Figure 1. Histopathologic Appearance of Cardiac Amyloidosis (Click to Enlarge)
Figure 2. Histopathologic Appearance of Renal λ Light Chain AL Amyloidosis (Click to Enlarge)
Figure 3. Critical Areas of Research Effort in AL Amyloidosis (Click to Enlarge)
With the FDA approval of inotersen (Tegsedi) and patisiran (Onpattro) for hereditary TTR amyloidosis (ATTR)-related neuropathy and tafamidis (Vyndamax) for ATTR-related cardiomyopathy, it has become even more critical to accurately distinguish ATTR versus AL amyloidosis.11-13 Significant epidemiological and clinical overlap exists for ATTR and AL amyloidosis and an expedited, careful diagnostic work up with definitive confirmation of precursor amyloid protein via liquid chromatography and mass spectrometry (LC-MS) or immunogold on tissue biopsy is thus critical.14-16
Research efforts to identify MGUS/SMM patients at high risk for AL amyloidosis transformation include the study of serum FLC N-glycosylation via LC-MS and in vitro fibrillogenic competition assay with circulating FLC.17,18 The SAVE clinical study (NCT02741999) evaluates asymptomatic patients with a provisional diagnosis of λ light chain MGUS/ SMM to identify IGVL genotypes associated with highest risk of amyloidogenicity and ensure patients are screened accordingly.19 Innovative molecular imaging modalities detecting AL fibrils in a highly specific manner are being investigated as a tool to assess amyloid deposition and distribution even before overt clinical manifestations.20,21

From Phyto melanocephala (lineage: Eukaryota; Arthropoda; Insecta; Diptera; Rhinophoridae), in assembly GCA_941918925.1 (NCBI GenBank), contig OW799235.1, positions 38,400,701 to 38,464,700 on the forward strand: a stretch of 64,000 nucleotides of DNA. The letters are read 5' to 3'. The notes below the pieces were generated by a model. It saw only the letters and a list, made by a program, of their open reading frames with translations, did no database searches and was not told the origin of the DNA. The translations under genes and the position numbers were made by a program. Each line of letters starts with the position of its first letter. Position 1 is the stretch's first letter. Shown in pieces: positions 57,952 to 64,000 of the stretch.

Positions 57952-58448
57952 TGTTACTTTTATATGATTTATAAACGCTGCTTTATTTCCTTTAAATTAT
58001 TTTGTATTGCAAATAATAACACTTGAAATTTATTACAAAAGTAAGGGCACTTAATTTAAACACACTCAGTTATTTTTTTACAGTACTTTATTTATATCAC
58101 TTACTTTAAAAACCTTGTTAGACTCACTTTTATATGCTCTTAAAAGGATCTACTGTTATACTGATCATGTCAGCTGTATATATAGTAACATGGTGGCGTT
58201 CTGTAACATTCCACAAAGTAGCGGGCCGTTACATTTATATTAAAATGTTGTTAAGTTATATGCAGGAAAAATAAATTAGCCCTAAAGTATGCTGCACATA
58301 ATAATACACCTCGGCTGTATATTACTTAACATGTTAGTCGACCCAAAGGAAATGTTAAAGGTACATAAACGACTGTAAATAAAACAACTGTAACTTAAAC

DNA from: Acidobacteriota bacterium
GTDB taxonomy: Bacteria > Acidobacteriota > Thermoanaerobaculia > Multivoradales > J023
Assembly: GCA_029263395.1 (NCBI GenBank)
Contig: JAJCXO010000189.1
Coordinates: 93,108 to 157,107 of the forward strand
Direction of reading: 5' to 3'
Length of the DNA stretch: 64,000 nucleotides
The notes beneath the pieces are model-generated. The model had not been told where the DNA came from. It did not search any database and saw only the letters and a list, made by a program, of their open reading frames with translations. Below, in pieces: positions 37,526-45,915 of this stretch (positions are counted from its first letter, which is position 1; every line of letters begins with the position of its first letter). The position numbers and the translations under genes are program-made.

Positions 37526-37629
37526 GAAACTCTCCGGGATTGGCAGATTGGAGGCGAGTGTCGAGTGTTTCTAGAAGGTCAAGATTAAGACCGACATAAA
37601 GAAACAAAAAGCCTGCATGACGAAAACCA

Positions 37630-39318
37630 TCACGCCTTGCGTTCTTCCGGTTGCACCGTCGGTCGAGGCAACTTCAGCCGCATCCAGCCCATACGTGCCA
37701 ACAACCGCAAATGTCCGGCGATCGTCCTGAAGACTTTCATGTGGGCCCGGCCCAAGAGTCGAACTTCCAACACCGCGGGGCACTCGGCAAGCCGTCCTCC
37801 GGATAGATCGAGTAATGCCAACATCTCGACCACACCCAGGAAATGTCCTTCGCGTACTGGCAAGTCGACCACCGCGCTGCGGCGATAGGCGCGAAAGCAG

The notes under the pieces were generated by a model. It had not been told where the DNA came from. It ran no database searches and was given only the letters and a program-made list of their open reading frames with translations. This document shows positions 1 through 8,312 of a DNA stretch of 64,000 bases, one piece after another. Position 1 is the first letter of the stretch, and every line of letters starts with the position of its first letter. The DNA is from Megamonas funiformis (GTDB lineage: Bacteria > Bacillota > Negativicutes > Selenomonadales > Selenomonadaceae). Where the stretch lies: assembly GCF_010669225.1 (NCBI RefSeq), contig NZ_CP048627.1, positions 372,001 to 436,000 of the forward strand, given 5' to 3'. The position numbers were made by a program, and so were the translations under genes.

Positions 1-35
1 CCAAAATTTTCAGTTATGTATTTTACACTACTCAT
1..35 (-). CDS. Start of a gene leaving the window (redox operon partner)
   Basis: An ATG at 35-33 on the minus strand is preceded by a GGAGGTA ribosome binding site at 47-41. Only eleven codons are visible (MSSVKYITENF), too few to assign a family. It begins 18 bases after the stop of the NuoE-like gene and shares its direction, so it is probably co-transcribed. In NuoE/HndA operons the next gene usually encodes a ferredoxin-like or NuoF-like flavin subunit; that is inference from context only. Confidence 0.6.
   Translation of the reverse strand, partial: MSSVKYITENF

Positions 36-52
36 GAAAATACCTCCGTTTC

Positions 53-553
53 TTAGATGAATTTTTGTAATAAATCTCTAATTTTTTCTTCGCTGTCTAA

Challenges in Treating Patients
The major hurdle in treating patients with AL amyloidosis using multiple myeloma (MM)-directed chemotherapy is decreased tolerance, particularly in patients with advanced cardiomyopathy or nephrotic syndrome, rather than lack of efficacy. As a single agent, the CD38-targeting antibody daratumumab (Darzalex) has shown unprecedented effectiveness in inducing rapid and profound hematologic responses in patients with heavily pretreated AL amyloidosis, but large volume infusion and high steroid dosing limited tolerability.22,23 Excitingly, the FDA approved the subcutanous formulation of fixed dose daratumumab and and hyaluronidase-fihj (Darzalex Faspro) for all previously approved indications of intravenous daratumumab.